With the stress of an ongoing international pandemic and the onset of midterms on top of everyday life, sleep represents a critically important time for our minds and bodies to play catch up.
To commemorate World Sleep Day on March 19, W&M News spoke to Eric Garrison about how better sleep practices are key in maintaining overall health, energy and immunity. Garrison is one of three assistant directors of William & Mary’s Office of Health Promotion and a staunch advocate for restorative sleep.
What would you say defines a good, restorative sleep?
Restorative sleep would be where we go to bed at a consistent time, wake up at a consistent time without an alarm clock, unless there’s a major adjustment, e.g., to get to the airport or something, and feel that we have the steady energy we need throughout the day. That comes from a combination of sleeping, fueling, training, hydrating, managing stress and being mindful. The longer we sleep, the longer we live.
What benefits come out of consistent rest?
There are so many. I really don’t know where to start. From a student perspective, it can help with memory and recall. From an athletic perspective, it can increase performance and help with recovery. In general, whether you’re a student, faculty, staff or family member, it will increase your productivity. People who sleep better tend to have better moods, even if there’s a mental health challenge that you’re facing. If you’ve got cardiovascular issues, it can help there too. For people who are trying to maintain their cholesterol, blood sugar, and other aspects of a healthy body, it can play a major role in physical health. And finally, I think one of the most important things I could say during the pandemic—this SARS-CoV-2 pandemic—is that it can very much help maintain a healthy immune system.
How can you establish boundaries between your bedroom as a sleep space and not a workspace? How does this apply to people working from home or to students in dorms whose bedroom is their workspace?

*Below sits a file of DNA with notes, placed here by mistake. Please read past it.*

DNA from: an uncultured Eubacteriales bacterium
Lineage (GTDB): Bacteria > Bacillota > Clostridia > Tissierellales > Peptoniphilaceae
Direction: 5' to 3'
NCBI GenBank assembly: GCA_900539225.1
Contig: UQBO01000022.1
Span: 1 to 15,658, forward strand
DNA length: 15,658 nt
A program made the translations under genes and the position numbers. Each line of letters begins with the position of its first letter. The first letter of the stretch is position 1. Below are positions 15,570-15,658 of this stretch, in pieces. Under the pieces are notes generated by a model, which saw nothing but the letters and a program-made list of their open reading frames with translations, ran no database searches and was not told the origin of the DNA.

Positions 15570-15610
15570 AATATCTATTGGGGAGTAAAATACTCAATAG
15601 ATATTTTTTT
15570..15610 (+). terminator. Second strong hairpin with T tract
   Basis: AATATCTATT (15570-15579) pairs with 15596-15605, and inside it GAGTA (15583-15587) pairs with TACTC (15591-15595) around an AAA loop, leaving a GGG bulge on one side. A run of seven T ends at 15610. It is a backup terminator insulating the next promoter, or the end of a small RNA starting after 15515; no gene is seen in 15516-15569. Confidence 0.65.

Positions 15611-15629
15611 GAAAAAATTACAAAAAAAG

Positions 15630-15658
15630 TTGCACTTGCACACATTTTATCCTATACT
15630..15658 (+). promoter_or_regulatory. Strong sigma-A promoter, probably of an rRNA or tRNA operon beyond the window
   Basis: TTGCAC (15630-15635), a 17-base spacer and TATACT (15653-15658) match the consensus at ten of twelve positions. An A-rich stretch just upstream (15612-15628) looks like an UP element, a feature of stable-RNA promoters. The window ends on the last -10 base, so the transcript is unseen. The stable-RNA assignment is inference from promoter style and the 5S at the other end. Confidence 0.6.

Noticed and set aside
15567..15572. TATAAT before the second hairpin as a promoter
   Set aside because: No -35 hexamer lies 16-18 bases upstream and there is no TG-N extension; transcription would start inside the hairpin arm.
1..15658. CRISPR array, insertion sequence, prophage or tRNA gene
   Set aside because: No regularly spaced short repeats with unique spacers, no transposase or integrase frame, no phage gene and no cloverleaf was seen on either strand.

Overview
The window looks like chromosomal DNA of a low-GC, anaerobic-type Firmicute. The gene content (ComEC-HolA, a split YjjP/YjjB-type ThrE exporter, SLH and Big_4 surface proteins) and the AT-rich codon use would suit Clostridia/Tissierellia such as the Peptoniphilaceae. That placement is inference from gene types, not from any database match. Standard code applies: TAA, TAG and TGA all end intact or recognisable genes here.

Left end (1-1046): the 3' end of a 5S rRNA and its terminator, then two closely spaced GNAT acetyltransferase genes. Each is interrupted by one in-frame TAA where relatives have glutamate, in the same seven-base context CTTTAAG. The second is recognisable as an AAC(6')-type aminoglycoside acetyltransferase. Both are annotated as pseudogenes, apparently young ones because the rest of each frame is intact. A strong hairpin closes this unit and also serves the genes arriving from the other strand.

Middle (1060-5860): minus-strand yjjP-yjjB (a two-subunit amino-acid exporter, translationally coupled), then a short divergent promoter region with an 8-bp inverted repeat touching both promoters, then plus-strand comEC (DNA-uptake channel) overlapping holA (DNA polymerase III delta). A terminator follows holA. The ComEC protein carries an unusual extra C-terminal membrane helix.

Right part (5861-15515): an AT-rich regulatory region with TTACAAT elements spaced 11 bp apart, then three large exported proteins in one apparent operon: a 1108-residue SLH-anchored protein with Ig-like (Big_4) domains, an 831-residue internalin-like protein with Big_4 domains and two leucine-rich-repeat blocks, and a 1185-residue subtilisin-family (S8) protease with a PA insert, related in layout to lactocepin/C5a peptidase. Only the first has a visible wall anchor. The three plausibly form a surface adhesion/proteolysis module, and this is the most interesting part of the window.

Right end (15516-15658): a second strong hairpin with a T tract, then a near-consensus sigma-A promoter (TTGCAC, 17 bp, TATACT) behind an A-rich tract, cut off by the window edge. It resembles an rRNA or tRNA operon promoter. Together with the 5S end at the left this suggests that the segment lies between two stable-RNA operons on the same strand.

Creating boundaries between workspaces and sleep spaces is one of the important things that I can teach or encourage. Unfortunately, in a university setting, it’s one of the hardest to enforce. In an ideal world, we would have a sleeping chamber with nothing but a bed. There are two things beds are for: sleeping and the other more intimate activity. Unless you’re doing one of those things, you really shouldn’t be in that space. It’s very difficult at universities, because we not only sleep in our beds or are intimate in our beds, but this is also where students do their homework and where they lay out our clothes. It serves as their couch when they have friends over, and they watch TV from their beds. Humans do so many things on or in our beds that are not conducive to good sleep, and yes, that includes naps. Naps should occur outside of the bed, because they are not full sleep.
Boundary-wise, one of the things I would recommend is not a physical one, but a chronological one. Treat your sleep time as the most important appointment of your day, and it’s not to be borrowed from. For instance, I’m in bed at nine o’clock, and I’m up at five to go to the gym. If anything steals that time from me, it’s either an emergency or something else got in the way. I don’t say, “You know what? I didn’t do the dishes. Let’s do them at nine o’clock.” One of the most important boundaries is treating your sleep time like an appointment.
What are some indicators you might need to improve your sleep schedule?